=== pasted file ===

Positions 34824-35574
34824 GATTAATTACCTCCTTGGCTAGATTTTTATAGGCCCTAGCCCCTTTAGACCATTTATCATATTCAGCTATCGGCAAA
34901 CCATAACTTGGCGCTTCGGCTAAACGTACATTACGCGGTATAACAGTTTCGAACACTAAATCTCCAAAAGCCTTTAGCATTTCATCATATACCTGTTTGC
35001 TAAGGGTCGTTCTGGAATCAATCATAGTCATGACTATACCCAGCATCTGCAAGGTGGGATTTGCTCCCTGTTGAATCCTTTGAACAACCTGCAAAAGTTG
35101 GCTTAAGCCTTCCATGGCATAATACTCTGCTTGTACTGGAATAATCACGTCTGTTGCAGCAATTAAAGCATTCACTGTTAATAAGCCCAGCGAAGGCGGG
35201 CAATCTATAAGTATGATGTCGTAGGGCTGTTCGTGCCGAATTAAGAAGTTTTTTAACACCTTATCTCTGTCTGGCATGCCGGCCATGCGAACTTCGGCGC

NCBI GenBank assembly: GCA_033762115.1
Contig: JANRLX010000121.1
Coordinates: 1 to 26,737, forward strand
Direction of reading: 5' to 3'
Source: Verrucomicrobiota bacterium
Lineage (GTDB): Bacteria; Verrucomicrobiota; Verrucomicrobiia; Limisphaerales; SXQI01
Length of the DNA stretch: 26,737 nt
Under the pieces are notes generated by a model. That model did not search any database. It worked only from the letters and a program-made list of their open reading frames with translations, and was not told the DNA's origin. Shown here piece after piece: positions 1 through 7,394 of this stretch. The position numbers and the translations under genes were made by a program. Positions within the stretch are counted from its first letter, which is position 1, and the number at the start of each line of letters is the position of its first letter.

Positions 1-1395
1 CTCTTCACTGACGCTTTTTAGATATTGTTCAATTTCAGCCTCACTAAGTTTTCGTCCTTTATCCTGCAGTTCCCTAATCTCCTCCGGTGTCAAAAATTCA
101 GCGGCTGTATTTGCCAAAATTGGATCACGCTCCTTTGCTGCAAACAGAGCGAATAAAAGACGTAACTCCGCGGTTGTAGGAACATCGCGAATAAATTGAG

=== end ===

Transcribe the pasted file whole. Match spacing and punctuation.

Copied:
Positions 34824-35574
34824 GATTAATTACCTCCTTGGCTAGATTTTTATAGGCCCTAGCCCCTTTAGACCATTTATCATATTCAGCTATCGGCAAA
34901 CCATAACTTGGCGCTTCGGCTAAACGTACATTACGCGGTATAACAGTTTCGAACACTAAATCTCCAAAAGCCTTTAGCATTTCATCATATACCTGTTTGC
35001 TAAGGGTCGTTCTGGAATCAATCATAGTCATGACTATACCCAGCATCTGCAAGGTGGGATTTGCTCCCTGTTGAATCCTTTGAACAACCTGCAAAAGTTG
35101 GCTTAAGCCTTCCATGGCATAATACTCTGCTTGTACTGGAATAATCACGTCTGTTGCAGCAATTAAAGCATTCACTGTTAATAAGCCCAGCGAAGGCGGG
35201 CAATCTATAAGTATGATGTCGTAGGGCTGTTCGTGCCGAATTAAGAAGTTTTTTAACACCTTATCTCTGTCTGGCATGCCGGCCATGCGAACTTCGGCGC

NCBI GenBank assembly: GCA_033762115.1
Contig: JANRLX010000121.1
Coordinates: 1 to 26,737, forward strand
Direction of reading: 5' to 3'
Source: Verrucomicrobiota bacterium
Lineage (GTDB): Bacteria; Verrucomicrobiota; Verrucomicrobiia; Limisphaerales; SXQI01
Length of the DNA stretch: 26,737 nt
Under the pieces are notes generated by a model. That model did not search any database. It worked only from the letters and a program-made list of their open reading frames with translations, and was not told the DNA's origin. Shown here piece after piece: positions 1 through 7,394 of this stretch. The position numbers and the translations under genes were made by a program. Positions within the stretch are counted from its first letter, which is position 1, and the number at the start of each line of letters is the position of its first letter.

Positions 1-1395
1 CTCTTCACTGACGCTTTTTAGATATTGTTCAATTTCAGCCTCACTAAGTTTTCGTCCTTTATCCTGCAGTTCCCTAATCTCCTCCGGTGTCAAAAATTCA
101 GCGGCTGTATTTGCCAAAATTGGATCACGCTCCTTTGCTGCAAACAGAGCGAATAAAAGACGTAACTCCGCGGTTGTAGGAACATCGCGAATAAATTGAG